a local competitor and he got a 17% stake, so he did okay but he's just not the global network that he hoped for. >> it's very open. charlie, the host is a great guy. >> i used it for the first time. i had a great experience. >> the upstarts is available now. a skier's flip took him to new flights. how people on,, ,,,,,,,,,,,,,,,,,,,,
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licens this is a transport morning update. police are looking into a rash of license plate thefts. more than two dozen have recently been stolen from cars. another legal problem for san francisco based wells fargo. this has nothing to do with anna -- and authorized account scandal. a college group has sued the bank claiming it denied student loans to young immigrants who have deportation deferments., and a new plot twist in the oakland raiders attempt to move to las vegas. adelson has backed out of a plan to invest $260 million into a new stadium in las vegas. he reportedly wanted an ownership stake which did not sit well with the owner of the readers. the raiders organization says it is committed to las vegas move. stick around for traffic. ,,,,,,,,,,,,
, get up-to-the-minute information on your hometown teams check out the pro football like team blog at cbs sf.com. sponsored by jack-in-the-box., good morning. it is just about 9 am. 8:57 am and we have two traffic alerts. let's take a look at the first one eastbound signed the site 80 before richmond parkway. as you get off of the bridge there is a gravel spell as a result of a big rig crash.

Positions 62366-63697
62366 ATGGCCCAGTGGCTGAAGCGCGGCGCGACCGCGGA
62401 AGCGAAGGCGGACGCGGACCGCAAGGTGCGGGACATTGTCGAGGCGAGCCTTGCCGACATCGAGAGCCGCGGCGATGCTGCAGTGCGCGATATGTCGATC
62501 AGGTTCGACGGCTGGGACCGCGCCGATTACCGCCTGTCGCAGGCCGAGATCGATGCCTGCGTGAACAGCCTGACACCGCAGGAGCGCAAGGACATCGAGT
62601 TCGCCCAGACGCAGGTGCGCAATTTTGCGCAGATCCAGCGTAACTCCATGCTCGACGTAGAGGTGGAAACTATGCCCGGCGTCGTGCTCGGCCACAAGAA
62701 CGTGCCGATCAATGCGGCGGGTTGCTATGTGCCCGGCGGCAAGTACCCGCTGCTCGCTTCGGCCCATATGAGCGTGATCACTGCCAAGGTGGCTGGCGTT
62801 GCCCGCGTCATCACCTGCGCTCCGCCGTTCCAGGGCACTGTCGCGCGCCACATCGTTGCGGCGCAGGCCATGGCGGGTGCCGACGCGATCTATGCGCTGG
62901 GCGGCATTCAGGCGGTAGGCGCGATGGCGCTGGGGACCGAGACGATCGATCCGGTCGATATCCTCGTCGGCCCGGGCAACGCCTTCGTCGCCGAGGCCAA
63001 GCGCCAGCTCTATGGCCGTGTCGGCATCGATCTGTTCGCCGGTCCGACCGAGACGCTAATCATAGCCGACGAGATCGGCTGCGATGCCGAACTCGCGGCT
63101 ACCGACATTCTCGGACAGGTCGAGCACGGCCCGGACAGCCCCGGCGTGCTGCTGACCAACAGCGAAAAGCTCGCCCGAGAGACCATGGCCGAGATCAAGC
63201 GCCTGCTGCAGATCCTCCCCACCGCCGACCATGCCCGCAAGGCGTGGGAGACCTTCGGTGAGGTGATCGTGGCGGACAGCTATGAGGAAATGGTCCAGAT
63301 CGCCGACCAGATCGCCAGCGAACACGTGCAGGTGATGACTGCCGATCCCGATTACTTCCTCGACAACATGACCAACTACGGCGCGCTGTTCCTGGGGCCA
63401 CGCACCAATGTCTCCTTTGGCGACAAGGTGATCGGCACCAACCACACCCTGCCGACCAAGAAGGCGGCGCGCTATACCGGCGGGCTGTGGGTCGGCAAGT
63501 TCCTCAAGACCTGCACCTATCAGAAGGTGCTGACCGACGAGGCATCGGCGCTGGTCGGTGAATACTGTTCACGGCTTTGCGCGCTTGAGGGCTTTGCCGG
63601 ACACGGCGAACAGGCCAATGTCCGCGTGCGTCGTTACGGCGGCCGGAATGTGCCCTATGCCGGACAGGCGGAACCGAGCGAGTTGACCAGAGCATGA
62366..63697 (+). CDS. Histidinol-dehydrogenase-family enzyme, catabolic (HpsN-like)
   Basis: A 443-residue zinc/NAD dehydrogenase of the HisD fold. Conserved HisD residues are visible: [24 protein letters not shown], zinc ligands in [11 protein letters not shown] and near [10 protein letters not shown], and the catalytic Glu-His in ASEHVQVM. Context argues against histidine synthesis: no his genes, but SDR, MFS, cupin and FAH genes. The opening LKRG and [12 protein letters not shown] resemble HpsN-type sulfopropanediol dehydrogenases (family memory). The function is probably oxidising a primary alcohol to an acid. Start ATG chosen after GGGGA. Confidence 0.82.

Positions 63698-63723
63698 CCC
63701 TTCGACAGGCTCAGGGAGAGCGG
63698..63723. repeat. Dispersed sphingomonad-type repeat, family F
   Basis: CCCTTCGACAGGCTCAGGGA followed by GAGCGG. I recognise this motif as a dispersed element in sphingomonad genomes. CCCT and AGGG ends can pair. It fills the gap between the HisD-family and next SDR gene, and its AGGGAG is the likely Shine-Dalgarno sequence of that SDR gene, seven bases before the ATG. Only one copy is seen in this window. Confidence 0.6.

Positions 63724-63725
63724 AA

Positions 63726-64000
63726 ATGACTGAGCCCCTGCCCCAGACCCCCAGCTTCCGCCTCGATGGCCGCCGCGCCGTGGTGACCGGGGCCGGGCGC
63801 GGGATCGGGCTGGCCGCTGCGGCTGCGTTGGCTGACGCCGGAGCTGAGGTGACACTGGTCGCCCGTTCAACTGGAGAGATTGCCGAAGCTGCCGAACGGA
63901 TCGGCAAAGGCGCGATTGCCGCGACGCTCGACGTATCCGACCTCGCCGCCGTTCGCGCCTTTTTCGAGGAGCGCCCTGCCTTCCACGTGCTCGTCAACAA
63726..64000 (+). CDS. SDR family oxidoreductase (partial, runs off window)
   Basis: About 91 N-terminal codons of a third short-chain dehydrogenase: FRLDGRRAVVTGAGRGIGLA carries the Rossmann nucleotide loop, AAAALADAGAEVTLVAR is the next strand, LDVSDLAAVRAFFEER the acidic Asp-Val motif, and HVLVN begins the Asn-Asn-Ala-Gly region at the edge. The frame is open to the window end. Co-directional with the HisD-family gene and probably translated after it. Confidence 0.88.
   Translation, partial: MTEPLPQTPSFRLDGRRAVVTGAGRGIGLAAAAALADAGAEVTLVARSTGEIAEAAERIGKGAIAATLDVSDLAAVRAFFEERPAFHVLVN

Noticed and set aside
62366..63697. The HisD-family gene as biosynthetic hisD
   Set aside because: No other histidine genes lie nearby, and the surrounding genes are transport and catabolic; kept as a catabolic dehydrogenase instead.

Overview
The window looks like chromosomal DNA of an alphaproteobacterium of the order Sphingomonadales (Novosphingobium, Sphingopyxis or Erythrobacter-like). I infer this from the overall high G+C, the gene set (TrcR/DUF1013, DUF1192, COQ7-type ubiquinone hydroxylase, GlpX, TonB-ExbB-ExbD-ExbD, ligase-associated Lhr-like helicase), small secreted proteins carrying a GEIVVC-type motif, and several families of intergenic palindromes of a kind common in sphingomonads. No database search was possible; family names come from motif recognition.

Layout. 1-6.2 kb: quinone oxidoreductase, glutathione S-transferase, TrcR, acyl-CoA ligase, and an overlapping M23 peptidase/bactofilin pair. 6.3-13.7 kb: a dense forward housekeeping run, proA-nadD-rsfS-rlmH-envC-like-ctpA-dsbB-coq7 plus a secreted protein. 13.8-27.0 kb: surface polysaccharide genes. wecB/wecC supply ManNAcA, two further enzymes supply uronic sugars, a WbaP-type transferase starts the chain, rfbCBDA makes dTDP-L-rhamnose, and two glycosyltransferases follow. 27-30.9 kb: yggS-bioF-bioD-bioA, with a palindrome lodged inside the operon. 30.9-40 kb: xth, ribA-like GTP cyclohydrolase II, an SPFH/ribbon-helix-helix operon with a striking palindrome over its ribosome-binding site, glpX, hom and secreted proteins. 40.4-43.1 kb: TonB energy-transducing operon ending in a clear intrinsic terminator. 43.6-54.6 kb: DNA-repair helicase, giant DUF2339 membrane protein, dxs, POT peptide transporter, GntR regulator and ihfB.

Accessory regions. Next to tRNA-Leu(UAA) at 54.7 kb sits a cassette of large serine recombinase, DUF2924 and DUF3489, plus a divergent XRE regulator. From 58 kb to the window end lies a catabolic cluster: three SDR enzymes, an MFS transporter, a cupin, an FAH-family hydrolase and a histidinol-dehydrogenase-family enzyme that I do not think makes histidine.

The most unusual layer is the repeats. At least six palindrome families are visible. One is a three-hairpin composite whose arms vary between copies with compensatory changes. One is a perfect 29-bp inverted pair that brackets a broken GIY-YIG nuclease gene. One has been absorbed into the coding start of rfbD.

it is blocking two lanes. and castro street on representative. try to avoid the area if you can. it may take a while. 10 minutes at bay bridge toll plaza. that is good news. in oakland eastbound at claremont avenue, a truck fire slowing down traffic. a traffic alert on westbound 92, three vehicle crash involving two cars and a big rig. it will take a while to get through. you are moving at six miles per hour. once you get onto the bridge a delay. there is a spider on the camera lens. this is the scene looking from the transamerica pyramid. toward treasure island. currently, temperatures in the 30s and 40s. later today, another unseasonably mild a. 60s throughout the bay area. 68 our warmest location. wednesday, rain by the evening commute. heavier rain thursday. tapering off friday. ,,,,,,
wayne: (screeching) jonathan: it's a trip to ireland! (irish accent): hello, wayne mcbrady. wayne: oops, i'm naughty. jonathan: it's a new motorcycle! omg. wayne: come on, brother, let's do it! what?! tiffany: wake up! wayne: if you're having a good time say, "yeah!" jonathan: it's time for "let's make a deal". now here's tv's big dealer, wayne brady! wayne: what's up, america? welcome to "let's make a deal". i'm wayne brady. thank you for tuning in. who wants to make a deal? (cheers and applause) let's see. kathleen. come on, kathleen. everybody else, have a seat. hey, kathleen. so you're the rainbow? - yes. wayne: nice to meet you, rainbow. - nice to meet you. i'm such a fan. wayne: well, thank you so much. so what do you do? - i'm a stroller fitness instructor. wayne: a stroller fitness instructor. so is that stroller for mommies?